Upstream. A Mohawk Valley Blogzine.

Wednesday, June 14, 2006

Barry Scheck & The Innocence Project.

The equivalent of pub crawling for me is to go out and hunt up used books wherever I can. That may be at bookstores, antique shops, garage sales or thrift stores. I buy to resell and I buy to read. Yesterday, I stopped in a thrift shop in Amsterdam and picked up three books for a quarter. (I'd like to see Barnes & Noble or Borders beat those prices).

One of the books was Actual Innocence by Barry Scheck, Peter Neufeld & Jim Dwyer. If you remember, Barry Scheck was the DNA expert for the defense in the O. J. Simpson trial. I couldn’t stand Scheck back then. I thought he was helping a guilty man go free, and I still believe that’s true.

But I have a new found respect for Scheck, and for defense attorneys in general. I stayed up and read more than half this book last night. For those of you who think that innocent people are never found guilty, you ought to read this book. There are many other good books on the subject as well. If that doesn’t convince you, take a look at Sheck’s Innocence Project, which has helped free 180 people by doing DNA tests on the evidence that was used to convict these people.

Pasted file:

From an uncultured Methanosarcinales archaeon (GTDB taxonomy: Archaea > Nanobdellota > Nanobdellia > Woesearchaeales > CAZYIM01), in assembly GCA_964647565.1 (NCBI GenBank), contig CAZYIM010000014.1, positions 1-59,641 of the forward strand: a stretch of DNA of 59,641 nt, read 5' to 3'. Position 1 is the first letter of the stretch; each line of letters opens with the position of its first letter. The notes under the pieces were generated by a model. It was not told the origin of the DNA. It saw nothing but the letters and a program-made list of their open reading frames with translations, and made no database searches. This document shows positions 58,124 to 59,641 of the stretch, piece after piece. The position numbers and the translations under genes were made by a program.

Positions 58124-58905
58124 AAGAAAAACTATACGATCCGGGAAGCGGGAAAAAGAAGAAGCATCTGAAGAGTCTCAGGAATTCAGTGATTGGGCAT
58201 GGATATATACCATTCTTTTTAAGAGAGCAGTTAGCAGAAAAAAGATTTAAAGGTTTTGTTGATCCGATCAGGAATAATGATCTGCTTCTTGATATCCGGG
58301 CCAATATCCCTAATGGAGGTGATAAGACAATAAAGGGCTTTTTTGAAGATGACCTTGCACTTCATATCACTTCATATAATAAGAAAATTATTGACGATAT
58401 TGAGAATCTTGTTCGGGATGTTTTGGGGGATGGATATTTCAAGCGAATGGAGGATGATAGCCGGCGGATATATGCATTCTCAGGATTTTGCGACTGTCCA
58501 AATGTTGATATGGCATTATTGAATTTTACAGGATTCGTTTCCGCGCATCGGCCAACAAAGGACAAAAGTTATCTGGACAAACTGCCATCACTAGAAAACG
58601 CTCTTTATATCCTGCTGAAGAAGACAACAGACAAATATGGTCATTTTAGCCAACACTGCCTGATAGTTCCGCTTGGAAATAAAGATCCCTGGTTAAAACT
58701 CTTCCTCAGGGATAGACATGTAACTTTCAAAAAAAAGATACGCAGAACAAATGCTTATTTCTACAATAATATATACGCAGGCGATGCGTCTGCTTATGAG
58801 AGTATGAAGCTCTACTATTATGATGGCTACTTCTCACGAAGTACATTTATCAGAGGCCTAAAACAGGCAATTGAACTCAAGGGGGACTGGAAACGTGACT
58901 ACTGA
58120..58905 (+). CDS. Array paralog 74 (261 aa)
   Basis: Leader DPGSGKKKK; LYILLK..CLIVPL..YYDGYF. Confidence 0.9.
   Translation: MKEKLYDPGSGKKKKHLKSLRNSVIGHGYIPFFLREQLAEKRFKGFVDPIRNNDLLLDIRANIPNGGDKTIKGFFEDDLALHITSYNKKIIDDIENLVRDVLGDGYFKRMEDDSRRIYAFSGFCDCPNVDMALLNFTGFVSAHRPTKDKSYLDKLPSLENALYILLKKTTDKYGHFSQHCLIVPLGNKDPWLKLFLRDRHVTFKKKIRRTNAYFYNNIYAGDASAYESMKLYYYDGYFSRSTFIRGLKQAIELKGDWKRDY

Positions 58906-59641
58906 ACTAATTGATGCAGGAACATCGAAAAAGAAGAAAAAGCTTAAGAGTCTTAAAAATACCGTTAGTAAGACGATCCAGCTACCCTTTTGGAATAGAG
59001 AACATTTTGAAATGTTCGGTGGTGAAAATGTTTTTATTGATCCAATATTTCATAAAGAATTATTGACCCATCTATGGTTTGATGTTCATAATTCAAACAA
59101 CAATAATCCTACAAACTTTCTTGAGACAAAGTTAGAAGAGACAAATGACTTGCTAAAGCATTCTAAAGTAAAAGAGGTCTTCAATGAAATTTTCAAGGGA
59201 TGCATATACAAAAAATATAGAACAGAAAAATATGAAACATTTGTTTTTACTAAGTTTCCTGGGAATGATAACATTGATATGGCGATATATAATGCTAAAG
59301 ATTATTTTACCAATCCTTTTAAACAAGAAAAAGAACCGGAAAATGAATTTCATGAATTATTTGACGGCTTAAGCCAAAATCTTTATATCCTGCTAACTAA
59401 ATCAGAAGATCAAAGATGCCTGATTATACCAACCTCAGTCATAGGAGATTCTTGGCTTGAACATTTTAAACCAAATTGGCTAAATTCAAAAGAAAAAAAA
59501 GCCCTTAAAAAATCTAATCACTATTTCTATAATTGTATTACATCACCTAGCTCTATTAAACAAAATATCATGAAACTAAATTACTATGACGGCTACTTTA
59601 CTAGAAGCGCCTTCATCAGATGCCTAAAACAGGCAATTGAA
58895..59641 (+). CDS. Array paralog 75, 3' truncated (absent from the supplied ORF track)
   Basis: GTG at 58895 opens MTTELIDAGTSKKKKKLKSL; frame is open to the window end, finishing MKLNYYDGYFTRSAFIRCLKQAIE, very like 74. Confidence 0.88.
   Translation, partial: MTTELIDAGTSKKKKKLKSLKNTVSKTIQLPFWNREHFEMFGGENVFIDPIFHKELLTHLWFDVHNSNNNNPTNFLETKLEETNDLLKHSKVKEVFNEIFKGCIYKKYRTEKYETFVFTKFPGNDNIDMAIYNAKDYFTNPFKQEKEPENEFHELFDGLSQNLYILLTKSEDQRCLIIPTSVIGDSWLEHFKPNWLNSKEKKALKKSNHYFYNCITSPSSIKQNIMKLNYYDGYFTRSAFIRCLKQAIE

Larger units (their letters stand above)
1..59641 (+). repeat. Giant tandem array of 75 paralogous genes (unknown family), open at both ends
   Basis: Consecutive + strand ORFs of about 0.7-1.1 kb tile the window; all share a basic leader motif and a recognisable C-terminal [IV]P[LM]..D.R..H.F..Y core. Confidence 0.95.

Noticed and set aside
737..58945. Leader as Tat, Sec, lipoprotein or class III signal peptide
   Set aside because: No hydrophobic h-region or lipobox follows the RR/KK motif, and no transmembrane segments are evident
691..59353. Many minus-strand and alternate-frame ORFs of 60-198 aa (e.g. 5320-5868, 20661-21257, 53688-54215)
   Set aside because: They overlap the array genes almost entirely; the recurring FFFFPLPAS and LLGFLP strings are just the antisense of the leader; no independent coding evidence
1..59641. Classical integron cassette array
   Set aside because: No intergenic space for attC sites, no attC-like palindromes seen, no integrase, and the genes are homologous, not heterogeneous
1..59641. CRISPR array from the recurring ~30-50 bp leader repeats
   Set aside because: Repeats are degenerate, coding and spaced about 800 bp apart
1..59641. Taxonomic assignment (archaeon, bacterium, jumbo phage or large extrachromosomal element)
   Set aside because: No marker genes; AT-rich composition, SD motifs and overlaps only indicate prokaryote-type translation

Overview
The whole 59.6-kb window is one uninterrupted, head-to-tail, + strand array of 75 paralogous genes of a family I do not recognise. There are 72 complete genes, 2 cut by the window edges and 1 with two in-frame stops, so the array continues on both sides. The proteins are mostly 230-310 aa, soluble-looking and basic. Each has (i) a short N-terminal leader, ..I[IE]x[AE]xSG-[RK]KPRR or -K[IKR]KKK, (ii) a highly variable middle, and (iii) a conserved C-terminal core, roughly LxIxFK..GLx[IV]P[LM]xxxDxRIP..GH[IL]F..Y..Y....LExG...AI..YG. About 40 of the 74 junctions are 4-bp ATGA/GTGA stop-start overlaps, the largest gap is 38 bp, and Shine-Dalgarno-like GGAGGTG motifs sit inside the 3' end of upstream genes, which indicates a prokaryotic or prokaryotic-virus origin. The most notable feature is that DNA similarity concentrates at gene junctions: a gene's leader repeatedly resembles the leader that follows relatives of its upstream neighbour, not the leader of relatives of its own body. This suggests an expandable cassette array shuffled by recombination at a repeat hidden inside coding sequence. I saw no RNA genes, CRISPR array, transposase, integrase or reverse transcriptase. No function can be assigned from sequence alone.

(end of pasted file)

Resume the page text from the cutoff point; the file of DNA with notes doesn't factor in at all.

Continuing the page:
Scheck’s book, Actual Innocence, shows how snitches, false and forced confessions, incompetent defense attorneys, junk science, misconduct on the part of cops and prosecutors, race, misidentification by eye witnesses, and poorly conducted lab tests have lead to the imprisonment of innocent people.

I’ve heard many people say, so what. It’s only a small percentage of the population that gets imprisoned falsely.

But would they say that, if they were one of that group?

Scheck's book also calls for various reforms that would practically eliminate false convictions. It also deals with the problems of the convict who has been set free because he is innocent. He has as difficult a time re-adjusting to life as the ex-con, but often does not qualify for the programs set up for ex-cons. When a convicted man is exonerated, it's as if his trial, conviction and prison time never happened. There are few programs set up to help these men and women.

Grab a copy of this book if you can and read it. It is enlightening.


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